The same week, U.S. forward Charlie Davies received a five-game suspension for bludgeoning an opponent during a Swedish league game while vying for a ball in the air. MLS need not follow the examples of other leagues in making its disciplinary decisions, yet the Rojas decision is far too lenient, mainly because he already had control of the ball at his feet and Mullan was challenging for it legally.
In no other sport is contact between the head and the ball an integral facet of play. A ball bouncing off a player's head can be comical, as in basketball or football, or potentially lethal, as in batter struck by a fastball, or in the case of hockey, players struck by pucks. Heads banging together are akin to a pair of bowling balls bumping together, and damage to the skull, neck, and facial features can be extensive.
Players going for high balls lead with their forearms all the time, and until FIFA adopts a rule similar to that in hockey - by which a stick raised above the shoulders in the vicinity of an opponent is a penalty whether or not contact is made - players will be cut, concussed and otherwise injured while battling for the ball, and referees will have to make very hard decisions about whether the contact warrants a red card, yellow card, a warning, or no further punishment.
In many cases, it is the elbow that makes contact with the opponent. But with the arm extended, the elbow is not nearly as dangerous as when the forearm is bent and the elbow sticks out like the head of hammer or point of a spear. This is how Rojas struck Mullan, by whipping his arm and elbow into Mullan's face while the Dynamo player jostled Rojas from behind trying to win the ball.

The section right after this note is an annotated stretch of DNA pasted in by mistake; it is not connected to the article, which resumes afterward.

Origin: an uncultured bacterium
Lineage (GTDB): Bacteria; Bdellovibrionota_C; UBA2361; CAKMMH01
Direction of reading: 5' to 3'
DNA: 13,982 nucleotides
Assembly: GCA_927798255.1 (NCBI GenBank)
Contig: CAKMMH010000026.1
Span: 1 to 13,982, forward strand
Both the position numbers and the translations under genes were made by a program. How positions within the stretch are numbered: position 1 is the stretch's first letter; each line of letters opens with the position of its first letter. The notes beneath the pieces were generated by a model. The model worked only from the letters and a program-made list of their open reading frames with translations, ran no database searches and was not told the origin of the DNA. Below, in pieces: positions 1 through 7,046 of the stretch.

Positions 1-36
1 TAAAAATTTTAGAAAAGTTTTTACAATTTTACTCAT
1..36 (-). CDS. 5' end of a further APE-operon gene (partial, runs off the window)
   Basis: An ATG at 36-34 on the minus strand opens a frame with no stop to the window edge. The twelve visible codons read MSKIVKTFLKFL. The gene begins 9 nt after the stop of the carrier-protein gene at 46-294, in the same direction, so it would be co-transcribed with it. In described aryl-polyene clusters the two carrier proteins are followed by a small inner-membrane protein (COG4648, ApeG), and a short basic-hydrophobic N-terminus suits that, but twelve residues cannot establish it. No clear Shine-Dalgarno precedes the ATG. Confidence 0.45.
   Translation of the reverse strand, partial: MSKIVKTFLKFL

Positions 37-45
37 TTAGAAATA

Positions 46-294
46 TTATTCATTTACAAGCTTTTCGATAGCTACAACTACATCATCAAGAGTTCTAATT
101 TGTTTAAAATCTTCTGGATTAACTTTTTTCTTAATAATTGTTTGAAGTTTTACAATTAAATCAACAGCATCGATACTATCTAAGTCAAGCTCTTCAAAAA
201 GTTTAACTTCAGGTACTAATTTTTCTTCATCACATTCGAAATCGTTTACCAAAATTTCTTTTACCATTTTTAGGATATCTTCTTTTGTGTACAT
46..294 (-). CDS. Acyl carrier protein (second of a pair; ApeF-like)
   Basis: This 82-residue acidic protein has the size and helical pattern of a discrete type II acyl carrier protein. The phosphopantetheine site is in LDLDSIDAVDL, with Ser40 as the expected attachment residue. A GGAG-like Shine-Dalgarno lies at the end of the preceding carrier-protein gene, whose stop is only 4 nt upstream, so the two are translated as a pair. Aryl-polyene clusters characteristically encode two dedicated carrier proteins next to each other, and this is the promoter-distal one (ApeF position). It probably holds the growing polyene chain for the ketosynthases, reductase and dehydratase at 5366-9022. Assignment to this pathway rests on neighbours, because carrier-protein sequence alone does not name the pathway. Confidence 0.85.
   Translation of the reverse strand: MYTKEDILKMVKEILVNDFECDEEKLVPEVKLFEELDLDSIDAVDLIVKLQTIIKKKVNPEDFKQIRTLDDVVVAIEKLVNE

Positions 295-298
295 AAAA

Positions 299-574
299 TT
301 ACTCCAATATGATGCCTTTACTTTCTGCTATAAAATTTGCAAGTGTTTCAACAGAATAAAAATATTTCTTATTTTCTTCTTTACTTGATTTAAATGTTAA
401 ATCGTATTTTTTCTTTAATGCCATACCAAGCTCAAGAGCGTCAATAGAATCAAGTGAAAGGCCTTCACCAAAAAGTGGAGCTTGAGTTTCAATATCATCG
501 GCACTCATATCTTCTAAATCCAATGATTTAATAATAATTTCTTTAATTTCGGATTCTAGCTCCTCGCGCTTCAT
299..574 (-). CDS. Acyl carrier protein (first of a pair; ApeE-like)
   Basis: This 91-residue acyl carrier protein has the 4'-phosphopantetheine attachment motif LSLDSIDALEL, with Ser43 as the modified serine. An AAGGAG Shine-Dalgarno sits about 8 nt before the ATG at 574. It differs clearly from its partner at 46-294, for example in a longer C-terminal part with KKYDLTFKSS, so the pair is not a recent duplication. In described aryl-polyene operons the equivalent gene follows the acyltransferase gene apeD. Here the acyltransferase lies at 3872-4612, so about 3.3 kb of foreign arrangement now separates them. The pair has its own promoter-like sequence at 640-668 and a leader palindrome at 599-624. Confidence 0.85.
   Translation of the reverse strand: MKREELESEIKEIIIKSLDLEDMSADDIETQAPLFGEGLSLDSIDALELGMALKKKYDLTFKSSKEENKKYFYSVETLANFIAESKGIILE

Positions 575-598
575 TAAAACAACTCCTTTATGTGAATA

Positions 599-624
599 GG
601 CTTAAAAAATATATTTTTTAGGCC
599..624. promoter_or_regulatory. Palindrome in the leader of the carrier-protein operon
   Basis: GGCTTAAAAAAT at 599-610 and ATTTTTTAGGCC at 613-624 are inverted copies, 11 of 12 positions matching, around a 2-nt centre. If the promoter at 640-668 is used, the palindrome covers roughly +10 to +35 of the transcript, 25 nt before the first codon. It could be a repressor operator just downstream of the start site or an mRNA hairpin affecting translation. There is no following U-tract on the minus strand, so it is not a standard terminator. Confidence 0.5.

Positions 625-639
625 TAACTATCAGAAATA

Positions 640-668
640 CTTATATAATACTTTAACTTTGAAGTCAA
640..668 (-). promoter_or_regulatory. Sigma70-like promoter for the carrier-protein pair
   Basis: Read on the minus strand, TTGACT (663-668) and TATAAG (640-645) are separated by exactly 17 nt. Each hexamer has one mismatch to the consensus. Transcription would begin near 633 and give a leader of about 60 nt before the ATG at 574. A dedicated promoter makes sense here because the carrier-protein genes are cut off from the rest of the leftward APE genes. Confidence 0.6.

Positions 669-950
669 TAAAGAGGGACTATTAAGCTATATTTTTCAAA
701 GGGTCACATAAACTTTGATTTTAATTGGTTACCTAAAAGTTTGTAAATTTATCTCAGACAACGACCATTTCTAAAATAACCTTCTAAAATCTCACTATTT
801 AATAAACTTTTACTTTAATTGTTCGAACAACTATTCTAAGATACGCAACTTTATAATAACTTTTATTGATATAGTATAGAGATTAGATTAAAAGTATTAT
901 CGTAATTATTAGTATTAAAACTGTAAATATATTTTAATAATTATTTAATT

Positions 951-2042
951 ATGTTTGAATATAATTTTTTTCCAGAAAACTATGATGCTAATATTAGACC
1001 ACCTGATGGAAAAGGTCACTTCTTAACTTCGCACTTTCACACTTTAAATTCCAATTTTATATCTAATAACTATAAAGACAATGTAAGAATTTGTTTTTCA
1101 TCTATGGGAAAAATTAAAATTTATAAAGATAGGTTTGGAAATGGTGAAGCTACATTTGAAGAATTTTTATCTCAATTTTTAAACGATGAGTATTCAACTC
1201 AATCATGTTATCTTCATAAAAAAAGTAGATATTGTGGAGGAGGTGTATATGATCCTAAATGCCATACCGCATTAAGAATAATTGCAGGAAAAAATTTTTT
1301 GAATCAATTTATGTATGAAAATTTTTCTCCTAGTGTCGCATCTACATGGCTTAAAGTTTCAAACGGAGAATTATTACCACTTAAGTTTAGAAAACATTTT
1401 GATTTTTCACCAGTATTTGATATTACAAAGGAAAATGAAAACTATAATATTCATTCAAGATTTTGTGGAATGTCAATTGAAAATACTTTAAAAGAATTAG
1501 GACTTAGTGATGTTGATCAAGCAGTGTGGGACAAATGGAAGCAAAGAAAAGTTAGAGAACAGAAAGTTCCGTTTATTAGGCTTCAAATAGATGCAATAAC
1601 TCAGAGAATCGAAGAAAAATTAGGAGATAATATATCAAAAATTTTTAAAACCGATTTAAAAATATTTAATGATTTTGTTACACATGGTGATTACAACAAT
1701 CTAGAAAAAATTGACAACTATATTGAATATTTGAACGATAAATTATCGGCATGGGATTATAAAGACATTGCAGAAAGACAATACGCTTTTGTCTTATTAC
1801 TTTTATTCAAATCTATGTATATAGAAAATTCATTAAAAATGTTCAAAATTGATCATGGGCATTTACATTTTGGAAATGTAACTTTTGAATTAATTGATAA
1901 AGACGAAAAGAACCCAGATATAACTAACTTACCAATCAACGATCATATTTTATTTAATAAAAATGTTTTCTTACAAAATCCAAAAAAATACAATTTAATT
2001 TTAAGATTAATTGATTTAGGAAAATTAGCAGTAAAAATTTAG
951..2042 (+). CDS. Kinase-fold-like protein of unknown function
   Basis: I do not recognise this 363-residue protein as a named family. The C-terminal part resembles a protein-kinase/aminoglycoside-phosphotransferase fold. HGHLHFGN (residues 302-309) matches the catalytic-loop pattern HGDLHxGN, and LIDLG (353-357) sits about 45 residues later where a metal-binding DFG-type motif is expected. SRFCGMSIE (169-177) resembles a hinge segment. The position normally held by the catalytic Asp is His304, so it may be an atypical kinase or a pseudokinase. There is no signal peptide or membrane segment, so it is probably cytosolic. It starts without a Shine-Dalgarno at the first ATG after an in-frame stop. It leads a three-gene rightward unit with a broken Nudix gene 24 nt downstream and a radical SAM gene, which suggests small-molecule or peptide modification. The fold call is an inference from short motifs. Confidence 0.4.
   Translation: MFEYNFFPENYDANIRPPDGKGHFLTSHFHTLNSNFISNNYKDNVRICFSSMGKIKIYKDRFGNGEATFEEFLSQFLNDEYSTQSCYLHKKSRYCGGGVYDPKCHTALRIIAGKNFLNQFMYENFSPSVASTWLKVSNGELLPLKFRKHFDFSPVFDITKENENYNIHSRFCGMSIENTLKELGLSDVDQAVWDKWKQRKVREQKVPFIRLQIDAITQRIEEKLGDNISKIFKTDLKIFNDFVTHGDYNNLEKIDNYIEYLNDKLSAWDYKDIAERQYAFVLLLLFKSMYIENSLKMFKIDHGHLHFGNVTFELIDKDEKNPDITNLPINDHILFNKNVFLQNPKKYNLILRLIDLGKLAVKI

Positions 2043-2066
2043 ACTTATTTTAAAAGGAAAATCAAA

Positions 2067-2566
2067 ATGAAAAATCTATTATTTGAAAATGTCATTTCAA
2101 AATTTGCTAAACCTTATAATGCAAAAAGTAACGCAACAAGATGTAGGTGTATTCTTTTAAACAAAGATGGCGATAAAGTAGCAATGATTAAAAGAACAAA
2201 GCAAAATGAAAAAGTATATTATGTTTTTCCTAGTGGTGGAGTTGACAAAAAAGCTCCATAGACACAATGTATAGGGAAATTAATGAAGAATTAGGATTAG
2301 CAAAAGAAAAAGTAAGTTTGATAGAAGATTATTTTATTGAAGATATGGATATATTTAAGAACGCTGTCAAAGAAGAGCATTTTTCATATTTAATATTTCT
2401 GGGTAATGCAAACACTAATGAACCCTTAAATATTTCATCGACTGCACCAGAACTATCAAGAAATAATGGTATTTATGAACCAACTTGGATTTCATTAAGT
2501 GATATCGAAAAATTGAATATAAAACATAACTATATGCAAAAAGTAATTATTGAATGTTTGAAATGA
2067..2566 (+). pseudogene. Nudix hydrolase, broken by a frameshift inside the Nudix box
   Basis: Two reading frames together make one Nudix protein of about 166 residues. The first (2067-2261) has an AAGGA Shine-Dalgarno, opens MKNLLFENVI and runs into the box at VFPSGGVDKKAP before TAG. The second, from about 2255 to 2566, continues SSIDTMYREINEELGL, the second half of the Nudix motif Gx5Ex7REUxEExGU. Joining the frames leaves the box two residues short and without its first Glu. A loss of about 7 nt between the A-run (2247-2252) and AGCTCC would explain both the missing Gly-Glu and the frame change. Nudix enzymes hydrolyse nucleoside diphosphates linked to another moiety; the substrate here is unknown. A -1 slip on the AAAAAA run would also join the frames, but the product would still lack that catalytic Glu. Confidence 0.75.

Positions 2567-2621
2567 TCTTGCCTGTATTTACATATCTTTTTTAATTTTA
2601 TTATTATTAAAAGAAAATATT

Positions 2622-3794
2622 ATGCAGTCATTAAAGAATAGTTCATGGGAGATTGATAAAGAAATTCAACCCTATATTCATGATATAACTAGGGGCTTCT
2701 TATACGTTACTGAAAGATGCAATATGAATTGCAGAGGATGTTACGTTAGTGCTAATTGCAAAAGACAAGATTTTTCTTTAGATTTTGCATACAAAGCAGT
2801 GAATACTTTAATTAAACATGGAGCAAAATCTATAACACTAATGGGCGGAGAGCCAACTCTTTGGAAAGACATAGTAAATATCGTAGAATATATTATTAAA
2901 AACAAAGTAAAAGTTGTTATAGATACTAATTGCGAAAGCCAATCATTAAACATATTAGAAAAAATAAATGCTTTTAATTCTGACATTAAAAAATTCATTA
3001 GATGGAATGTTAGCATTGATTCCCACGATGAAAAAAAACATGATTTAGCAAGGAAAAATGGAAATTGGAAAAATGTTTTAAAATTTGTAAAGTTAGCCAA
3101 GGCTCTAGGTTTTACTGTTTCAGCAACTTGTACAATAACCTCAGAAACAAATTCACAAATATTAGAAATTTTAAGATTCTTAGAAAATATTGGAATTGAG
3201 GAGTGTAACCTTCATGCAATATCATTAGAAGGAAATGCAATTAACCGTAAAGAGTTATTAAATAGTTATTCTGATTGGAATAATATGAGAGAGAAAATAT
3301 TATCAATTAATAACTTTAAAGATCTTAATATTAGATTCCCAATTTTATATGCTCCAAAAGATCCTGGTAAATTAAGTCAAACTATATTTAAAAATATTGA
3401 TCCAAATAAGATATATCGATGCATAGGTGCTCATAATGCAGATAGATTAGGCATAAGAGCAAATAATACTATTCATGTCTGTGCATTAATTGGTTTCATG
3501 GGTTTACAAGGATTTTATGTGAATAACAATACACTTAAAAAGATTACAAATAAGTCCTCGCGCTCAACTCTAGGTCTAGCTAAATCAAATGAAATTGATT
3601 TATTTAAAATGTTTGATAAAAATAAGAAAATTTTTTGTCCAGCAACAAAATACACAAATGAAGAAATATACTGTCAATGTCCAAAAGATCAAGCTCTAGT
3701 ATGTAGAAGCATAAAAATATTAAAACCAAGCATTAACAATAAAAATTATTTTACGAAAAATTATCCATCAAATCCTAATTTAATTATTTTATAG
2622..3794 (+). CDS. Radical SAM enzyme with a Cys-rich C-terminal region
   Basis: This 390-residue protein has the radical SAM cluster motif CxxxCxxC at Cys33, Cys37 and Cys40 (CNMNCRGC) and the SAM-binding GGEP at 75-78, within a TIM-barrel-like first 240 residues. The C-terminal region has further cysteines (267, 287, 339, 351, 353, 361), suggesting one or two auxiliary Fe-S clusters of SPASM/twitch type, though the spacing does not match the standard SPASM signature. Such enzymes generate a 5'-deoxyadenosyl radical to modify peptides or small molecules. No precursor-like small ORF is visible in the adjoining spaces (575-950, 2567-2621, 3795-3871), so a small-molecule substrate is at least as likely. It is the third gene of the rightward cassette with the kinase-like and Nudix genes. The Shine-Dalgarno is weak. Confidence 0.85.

Fortunately, Mullan was not seriously injured on the play, and after a few minutes recovered and continued playing. But if MLS took this into consideration while pondering Rojas's punishment, it erred. Rojas lashed out deliberately and viciously, and the fact he failed to break Mullan's orbital socket or nose or cheekbone or cut open the face shouldn't mitigate the aggression or intent of his act.
Players routinely get an extra game tacked onto their suspensions if their fouls are especially dangerous or reckless. Bad tackles are committed usually in clumsy efforts to win the ball; if they are blatant attempts to injure an opponent, they should be punished more severely, and so should an act like that of Rojas, which had nothing to do with playing the game.